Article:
A teenager was sickened by a strain of Salmonella that originated inside a Clark College microbiology lab earlier this month.
“We believe the child could have been infected one of two ways,” Catherine Kroll, an epidemiologist with the Clark County Public Health Department (CCPH) said. “The first could be that the person working in the lab became ill and brought that home… Or that person brought home items that were used in the lab, such as pens and pencils and those were then used by the child.”
Clark College spokeswoman Barbara Kerr released a written statement last Friday morning:
“This type of incident has never happened before in our nearly 79-year history, but one time is one too many. We appreciate the opportunity to work closely with Clark County Public Health to ensure that we are implementing best practices in our classrooms. The safety of our students always comes first.”
CCPH did a review of Clark College lab procedures after the case of salmonella was reported.
“One of the big recommendations we made involved taking personal items in and out of the lab,” Kroll said. “Often, students will bring pens and pencils from home and use them in the laboratory, and what we’ve recommended, is that Clark College actually purchase pens and pencils and keep them in the lab and not have students take them back and forth.”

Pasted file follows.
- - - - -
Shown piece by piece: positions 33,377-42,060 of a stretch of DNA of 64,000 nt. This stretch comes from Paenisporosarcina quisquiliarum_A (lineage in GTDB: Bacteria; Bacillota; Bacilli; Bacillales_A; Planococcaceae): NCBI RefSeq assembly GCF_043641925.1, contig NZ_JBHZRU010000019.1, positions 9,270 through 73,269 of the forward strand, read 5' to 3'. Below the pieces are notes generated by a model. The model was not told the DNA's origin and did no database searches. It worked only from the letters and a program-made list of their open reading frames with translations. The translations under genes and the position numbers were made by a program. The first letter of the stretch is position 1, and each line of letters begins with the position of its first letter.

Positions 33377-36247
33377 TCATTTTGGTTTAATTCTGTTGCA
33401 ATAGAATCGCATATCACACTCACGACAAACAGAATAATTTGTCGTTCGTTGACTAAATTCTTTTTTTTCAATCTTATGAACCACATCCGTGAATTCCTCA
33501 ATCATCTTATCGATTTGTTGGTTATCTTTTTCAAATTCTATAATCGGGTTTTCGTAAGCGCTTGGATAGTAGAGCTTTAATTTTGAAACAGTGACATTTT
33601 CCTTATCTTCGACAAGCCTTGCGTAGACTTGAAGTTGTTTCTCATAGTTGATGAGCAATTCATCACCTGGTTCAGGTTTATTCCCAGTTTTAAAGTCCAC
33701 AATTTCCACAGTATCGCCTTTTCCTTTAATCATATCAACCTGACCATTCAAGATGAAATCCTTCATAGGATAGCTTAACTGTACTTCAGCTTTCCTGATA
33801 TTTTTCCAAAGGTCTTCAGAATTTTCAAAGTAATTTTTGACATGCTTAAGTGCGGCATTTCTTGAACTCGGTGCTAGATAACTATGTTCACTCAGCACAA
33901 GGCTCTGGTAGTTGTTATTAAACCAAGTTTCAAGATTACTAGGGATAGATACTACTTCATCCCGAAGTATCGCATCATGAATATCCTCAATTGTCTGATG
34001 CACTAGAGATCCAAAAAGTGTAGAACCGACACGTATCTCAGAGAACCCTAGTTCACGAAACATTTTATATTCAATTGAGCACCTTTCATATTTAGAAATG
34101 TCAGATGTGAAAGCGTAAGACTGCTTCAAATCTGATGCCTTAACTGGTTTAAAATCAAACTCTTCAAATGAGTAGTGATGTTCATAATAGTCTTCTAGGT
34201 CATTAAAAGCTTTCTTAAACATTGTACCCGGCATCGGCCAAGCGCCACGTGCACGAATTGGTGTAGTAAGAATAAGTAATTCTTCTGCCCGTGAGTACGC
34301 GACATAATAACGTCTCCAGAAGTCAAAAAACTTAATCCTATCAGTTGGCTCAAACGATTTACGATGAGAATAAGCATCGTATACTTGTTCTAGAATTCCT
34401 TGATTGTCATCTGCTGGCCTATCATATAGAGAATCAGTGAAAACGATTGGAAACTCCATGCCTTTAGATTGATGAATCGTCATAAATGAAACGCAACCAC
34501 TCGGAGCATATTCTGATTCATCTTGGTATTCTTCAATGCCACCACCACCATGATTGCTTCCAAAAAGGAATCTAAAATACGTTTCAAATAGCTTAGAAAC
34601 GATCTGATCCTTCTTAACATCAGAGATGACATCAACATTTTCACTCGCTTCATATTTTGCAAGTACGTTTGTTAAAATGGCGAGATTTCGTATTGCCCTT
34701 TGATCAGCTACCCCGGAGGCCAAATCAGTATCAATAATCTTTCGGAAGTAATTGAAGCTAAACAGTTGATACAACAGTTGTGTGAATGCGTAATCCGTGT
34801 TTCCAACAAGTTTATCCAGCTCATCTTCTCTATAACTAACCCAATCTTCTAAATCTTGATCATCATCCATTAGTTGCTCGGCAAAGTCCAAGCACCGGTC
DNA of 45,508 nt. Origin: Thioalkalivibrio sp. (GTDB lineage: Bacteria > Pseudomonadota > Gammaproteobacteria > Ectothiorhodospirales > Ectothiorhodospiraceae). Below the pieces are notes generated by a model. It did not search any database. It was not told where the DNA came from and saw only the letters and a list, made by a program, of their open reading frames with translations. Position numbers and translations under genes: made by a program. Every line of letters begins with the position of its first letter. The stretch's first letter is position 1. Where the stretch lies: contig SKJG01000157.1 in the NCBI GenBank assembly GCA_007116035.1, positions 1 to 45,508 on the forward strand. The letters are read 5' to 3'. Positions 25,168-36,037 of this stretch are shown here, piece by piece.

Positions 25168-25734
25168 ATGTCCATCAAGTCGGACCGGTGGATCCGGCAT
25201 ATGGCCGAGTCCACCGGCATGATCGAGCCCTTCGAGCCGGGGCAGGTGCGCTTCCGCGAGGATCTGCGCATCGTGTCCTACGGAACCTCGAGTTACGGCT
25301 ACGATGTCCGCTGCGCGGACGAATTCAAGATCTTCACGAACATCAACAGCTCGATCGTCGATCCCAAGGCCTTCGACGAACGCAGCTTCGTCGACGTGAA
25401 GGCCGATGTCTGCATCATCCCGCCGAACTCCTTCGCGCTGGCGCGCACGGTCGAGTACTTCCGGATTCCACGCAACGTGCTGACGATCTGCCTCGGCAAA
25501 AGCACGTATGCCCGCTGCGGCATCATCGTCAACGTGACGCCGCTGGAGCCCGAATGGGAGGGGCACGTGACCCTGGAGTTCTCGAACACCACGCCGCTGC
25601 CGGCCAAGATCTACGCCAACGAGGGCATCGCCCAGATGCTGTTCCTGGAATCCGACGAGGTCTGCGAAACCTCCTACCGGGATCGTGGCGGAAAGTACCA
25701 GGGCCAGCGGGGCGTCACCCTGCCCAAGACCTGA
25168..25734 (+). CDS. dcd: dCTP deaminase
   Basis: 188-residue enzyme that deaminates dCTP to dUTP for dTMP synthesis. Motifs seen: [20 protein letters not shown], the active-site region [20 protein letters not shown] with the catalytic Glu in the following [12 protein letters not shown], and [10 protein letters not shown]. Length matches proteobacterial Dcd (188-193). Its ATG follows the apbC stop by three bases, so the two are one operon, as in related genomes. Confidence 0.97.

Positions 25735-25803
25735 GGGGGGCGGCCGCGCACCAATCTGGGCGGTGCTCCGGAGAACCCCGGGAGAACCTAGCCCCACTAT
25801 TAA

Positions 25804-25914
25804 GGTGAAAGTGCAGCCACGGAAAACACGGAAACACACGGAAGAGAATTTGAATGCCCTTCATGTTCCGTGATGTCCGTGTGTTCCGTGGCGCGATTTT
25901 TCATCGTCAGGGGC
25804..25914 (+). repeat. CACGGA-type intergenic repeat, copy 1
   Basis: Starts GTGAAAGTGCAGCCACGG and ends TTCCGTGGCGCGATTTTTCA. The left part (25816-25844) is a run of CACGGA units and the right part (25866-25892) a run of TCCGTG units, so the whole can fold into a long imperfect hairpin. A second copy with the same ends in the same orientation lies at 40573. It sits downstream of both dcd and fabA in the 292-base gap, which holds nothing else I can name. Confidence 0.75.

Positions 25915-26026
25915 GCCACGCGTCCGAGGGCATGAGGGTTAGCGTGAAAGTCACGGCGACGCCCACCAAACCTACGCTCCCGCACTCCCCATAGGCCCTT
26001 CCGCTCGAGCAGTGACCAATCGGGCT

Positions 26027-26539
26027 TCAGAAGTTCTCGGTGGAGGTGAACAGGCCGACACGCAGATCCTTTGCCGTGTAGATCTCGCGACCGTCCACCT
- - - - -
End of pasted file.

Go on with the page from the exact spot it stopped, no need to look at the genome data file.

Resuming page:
You have to wonder how often this really does happen? Earlier this year the CDC reported that it had collaborated with public health officials in several states to investigate a multistate cluster of Salmonella Typhimurium infections associated with exposure to clinical and teaching microbiology laboratories. Apparently, between August 20, 2010 and June 29, 2011, a total of 109 individuals infected with strain X of Salmonella Typhimurium were reported from 38 states: AK (2), AL (4), AZ (4), CA (3), CO (1), FL (1), GA (6), IA (1), ID (2), IL (4), IN (2), KS (4), KY (4), MA (4), MD (3), MI (3), MN (9), MO (2), NC (1), ND (1), NE (2), NH (1), NJ (3), NM (3), NV (1), NY (4), OH (3), OK (1), OR (1), PA (9), SC (2), SD (1), TN (2), TX (1), UT (4), WA (5), WI (4), and WY (1). Among persons with available information, illness onset dates range from August 20, 2010 to June 14, 2011, 2011. Infected individuals ranged in age from less than 1 year to 91 years old, and the median age was 21 years. Sixty-one percent of patients were female. Twelve percent of patients were hospitalized. One death was reported.